UNITED NATIONS — Egypt’s new President Mohammed Morsi made his debut on the global stage at the United Nations on Wednesday, celebrating himself as the nation’s first democratically elected leader who was swept into office after what he called a “great, peaceful revolution.”
Morsi, an Islamist and key figure in the once-banned Muslim Brotherhood, said in the UN General Assembly on Wednesday that the first issue for the world body should be certifying the rights of the Palestinian people.
“The fruits of dignity and freedom must not remain far from the Palestinian people,” he said, adding that it was “shameful” that UN resolutions are not enforced.
He decried Israel’s continued building of settlements on territory that the Palestinians claim for a future state in the West Bank.
The Egyptian president reaffirmed his country’s commitment to uphold its international obligations, foremost the UN charter.
Regarding the ongoing civil war in Syria, he said he will not rest until it is brought to an end.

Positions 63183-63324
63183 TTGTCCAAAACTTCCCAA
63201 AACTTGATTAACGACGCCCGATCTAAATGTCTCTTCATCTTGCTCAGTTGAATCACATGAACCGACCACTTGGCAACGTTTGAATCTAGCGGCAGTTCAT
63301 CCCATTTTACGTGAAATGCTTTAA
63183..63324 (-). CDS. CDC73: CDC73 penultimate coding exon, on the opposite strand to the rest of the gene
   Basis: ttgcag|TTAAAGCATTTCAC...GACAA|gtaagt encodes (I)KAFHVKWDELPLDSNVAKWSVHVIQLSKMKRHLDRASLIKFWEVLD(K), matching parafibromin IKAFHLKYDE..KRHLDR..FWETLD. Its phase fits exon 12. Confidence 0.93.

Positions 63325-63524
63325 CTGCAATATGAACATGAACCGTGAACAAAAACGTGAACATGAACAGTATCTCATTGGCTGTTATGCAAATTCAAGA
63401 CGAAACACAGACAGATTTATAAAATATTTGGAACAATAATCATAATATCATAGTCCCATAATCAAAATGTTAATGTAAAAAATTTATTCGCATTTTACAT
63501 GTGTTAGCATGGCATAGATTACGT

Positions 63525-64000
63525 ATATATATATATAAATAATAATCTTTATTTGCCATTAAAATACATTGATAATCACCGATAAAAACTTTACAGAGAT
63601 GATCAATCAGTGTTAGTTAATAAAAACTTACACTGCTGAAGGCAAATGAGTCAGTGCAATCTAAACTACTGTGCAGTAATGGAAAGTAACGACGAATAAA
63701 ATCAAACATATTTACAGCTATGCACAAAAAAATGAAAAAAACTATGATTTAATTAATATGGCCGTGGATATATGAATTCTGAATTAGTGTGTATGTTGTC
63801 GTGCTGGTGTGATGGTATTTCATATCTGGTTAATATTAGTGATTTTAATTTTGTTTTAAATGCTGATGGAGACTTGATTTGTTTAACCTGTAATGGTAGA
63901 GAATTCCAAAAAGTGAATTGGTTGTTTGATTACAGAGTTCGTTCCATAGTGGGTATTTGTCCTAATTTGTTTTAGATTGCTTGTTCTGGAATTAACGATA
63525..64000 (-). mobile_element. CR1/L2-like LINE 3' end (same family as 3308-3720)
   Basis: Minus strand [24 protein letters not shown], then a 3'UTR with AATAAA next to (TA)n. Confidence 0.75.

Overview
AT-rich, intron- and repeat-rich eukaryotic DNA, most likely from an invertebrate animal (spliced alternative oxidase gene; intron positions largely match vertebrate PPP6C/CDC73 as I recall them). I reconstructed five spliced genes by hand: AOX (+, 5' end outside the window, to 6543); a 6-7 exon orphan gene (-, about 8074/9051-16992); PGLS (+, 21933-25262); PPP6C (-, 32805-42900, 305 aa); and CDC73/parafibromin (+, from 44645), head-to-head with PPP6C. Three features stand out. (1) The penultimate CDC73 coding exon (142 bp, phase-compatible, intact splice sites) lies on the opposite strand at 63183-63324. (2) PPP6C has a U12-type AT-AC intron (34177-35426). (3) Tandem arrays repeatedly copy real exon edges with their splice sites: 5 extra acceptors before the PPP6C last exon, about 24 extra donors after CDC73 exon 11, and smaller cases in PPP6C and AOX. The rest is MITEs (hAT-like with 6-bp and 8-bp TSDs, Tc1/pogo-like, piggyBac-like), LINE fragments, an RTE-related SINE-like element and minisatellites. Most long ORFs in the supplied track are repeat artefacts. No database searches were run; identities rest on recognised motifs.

He called the fighting there, which opposition groups say has killed at least 30,000 people, the “tragedy of the age” and one that “we all must end.”
And he invited all nations Wednesday to join the effort being led by Cairo in a bid to stop the bloodshed that began about 18 months ago when opposition figures rose up against President Bashar Assad’s regime. He and his father before him have run the country as a dictatorship for 40 years.
Morsi condemned the US-made video denigrating Islam’s Prophet Muhammad as an obscenity. He insisted that although Egypt is is favor of freedom of expression, that freedom does not allow for attacks on any religion. The Egyptian president called on the General Assembly to confront discrimination based on religion and race.
He also condemned the violence that swept Muslim countries in reaction to the video, including an attack on the US consulate in Benghazi, Libya that killed the American ambassador and three other US citizens.
Morsi’s remarks were in direct opposition to US President Barack Obama’s insistence on all countries protecting freedom of speech at the General Assembly on Tuesday.